The Prytaneion stands to the north-west of Hera's temple. In this building, official guests and the winners of the Olympic games were served feasts. It was built during the end of the 6th century BC, though it was rebuilt since then. The Altar of Hestia where the eternal flame for the original Olympic games once burned was housed in this building. Traditionally, the Olympian priests would mix clay, water, and ashes from the altar and smear them them on the Great Altar of Zeus once a year.

To the west of the Temple of Hera stands the Philippeion, built by Philip II of Macedon and completed by his son Alexander the Great. The circular building with a conical roof had eighteen Ionic columns and an inner wall, creating a circular room which housed statues of Philip and his family.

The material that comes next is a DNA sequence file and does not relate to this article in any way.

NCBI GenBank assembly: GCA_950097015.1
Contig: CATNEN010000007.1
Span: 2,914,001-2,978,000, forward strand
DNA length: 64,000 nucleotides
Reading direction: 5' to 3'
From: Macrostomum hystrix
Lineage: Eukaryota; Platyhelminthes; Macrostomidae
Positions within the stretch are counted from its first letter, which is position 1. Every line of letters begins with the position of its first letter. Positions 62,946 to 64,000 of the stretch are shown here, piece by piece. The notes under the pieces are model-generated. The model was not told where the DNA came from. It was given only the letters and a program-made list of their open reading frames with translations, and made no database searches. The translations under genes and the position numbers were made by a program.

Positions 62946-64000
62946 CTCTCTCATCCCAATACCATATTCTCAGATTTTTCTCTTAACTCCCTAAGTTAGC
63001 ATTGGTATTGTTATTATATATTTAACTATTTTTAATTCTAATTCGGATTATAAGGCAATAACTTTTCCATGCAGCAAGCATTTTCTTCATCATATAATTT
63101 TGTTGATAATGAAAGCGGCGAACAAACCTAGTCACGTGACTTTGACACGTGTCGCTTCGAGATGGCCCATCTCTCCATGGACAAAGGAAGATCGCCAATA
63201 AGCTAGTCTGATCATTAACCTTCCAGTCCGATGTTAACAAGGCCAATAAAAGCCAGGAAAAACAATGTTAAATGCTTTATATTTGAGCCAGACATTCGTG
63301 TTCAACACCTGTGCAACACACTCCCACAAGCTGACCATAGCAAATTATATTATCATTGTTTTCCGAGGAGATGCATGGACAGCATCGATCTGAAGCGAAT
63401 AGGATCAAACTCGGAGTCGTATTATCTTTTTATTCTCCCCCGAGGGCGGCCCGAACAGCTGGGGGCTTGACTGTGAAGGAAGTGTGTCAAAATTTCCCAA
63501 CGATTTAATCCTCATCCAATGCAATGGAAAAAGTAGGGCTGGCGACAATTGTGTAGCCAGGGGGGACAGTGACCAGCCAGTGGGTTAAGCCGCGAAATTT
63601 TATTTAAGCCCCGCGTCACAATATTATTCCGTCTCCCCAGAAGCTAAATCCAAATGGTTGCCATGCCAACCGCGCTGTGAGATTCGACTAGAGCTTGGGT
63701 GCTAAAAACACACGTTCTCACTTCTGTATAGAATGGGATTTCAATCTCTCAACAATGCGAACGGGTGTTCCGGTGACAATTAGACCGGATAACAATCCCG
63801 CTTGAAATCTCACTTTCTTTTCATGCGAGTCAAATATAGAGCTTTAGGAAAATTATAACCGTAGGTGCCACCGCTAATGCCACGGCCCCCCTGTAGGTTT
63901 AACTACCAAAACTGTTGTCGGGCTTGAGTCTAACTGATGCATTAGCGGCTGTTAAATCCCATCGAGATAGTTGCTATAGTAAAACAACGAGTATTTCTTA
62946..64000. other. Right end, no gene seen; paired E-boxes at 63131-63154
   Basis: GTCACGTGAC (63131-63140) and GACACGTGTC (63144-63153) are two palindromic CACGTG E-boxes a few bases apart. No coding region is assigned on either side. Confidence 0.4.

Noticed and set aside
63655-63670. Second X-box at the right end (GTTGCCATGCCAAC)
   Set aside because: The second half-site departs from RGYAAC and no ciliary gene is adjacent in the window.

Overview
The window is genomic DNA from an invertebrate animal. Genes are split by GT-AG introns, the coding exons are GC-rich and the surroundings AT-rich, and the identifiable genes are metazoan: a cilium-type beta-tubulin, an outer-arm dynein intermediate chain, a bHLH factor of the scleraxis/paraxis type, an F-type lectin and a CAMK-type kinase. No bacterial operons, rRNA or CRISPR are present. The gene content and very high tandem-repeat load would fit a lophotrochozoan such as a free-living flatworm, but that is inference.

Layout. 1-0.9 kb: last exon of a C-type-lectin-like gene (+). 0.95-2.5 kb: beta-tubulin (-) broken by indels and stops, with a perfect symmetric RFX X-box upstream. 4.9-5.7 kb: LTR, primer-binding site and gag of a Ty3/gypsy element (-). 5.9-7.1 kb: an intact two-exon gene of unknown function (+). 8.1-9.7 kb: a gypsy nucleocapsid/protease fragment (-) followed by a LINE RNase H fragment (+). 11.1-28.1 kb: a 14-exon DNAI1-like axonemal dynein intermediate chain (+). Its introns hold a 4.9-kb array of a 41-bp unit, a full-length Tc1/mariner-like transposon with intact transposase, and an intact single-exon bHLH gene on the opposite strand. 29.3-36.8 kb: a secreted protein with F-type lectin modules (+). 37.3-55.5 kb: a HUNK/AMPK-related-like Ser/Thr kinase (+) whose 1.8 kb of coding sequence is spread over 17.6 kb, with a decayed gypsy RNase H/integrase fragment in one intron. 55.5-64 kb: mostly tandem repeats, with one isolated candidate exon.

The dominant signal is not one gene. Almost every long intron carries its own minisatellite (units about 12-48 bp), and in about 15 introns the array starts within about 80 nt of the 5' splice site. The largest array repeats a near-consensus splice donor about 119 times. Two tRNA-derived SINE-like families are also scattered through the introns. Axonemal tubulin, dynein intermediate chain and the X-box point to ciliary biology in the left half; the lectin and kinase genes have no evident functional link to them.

The Pelopeion, to the south of Hera's Temple, dates to circa 1100 BC and was a simple mound with circular walls (later pentagonal), standing as a cenotaph to Pelops. Annually, a black ram was sacrificed here in his memory. His wife, Hippodameian, had an equivalent monument, the traces of which have never been found.

Prytaneion from the west Prytaneion from the north west
The Philippeion from the Hera Temple The Philippeion The Pelopeion from the Zeus Temple